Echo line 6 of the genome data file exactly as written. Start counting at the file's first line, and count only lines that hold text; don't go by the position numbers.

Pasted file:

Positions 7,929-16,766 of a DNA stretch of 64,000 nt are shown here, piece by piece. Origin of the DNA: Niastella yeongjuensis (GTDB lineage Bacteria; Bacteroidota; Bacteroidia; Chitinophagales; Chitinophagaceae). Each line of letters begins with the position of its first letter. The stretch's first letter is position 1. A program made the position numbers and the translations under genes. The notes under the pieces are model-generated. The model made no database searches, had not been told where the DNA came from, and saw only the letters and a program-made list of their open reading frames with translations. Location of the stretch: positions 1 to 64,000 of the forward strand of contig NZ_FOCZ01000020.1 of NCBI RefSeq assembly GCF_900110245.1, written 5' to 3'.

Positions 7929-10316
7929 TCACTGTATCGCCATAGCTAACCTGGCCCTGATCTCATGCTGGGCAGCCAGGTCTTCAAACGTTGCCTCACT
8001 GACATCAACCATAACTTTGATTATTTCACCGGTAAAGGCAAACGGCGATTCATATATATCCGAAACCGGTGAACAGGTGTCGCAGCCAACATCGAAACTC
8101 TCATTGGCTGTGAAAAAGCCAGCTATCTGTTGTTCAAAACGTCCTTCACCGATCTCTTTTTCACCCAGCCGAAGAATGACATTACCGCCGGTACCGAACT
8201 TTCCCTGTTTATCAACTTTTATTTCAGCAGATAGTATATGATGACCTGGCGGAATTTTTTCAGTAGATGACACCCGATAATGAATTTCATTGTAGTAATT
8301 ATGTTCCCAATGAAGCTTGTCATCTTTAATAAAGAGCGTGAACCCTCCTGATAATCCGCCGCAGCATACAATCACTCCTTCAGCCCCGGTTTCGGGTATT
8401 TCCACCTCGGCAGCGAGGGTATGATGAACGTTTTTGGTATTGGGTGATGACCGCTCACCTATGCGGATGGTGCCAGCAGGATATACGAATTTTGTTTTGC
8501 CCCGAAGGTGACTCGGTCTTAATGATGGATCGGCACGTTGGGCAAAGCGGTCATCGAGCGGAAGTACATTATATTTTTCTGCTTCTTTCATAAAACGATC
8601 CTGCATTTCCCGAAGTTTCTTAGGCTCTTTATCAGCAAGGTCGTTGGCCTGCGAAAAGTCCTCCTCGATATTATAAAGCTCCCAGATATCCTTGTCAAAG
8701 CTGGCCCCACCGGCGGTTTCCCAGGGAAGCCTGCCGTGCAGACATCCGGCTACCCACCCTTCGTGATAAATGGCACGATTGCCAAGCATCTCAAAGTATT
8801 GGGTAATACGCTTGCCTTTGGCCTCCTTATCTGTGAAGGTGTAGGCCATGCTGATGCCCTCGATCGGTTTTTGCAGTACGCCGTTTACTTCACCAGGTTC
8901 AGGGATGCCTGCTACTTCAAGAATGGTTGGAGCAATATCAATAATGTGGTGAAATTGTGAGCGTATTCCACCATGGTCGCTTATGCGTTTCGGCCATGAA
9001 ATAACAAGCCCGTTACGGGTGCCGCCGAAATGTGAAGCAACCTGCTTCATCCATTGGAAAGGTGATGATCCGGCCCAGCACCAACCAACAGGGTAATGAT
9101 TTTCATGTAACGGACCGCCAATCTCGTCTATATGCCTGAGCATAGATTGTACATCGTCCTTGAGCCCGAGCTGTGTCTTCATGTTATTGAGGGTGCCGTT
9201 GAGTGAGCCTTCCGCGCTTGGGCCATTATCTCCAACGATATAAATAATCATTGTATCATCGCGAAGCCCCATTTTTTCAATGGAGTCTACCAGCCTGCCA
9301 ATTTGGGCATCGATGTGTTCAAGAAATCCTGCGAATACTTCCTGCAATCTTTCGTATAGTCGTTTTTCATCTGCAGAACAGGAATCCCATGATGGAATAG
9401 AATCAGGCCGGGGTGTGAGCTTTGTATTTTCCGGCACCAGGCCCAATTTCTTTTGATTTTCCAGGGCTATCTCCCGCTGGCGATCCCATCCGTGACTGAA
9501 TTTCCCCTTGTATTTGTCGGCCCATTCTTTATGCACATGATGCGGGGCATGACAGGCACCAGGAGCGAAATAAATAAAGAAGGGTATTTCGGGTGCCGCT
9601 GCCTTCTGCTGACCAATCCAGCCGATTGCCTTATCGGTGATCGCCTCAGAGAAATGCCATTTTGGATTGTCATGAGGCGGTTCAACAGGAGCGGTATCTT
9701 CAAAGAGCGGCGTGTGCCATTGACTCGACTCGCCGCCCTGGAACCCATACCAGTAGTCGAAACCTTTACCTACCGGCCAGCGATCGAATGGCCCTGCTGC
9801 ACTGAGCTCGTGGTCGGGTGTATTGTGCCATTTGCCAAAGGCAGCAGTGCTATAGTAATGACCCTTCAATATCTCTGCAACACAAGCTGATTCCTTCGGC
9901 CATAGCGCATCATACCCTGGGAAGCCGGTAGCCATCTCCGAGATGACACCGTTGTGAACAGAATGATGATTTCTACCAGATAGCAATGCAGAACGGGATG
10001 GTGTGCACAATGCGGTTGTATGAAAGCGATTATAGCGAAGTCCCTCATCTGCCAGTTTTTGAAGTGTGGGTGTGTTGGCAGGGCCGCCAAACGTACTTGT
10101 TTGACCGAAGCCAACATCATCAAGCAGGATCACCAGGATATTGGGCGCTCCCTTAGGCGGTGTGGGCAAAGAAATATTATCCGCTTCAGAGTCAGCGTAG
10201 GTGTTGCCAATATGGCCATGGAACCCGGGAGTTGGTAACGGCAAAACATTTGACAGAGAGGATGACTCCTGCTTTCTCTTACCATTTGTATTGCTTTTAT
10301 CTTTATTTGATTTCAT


8201 TTCCCTGTTTATCAACTTTTATTTCAGCAGATAGTATATGATGACCTGGCGGAATTTTTTCAGTAGATGACACCCGATAATGAATTTCATTGTAGTAATT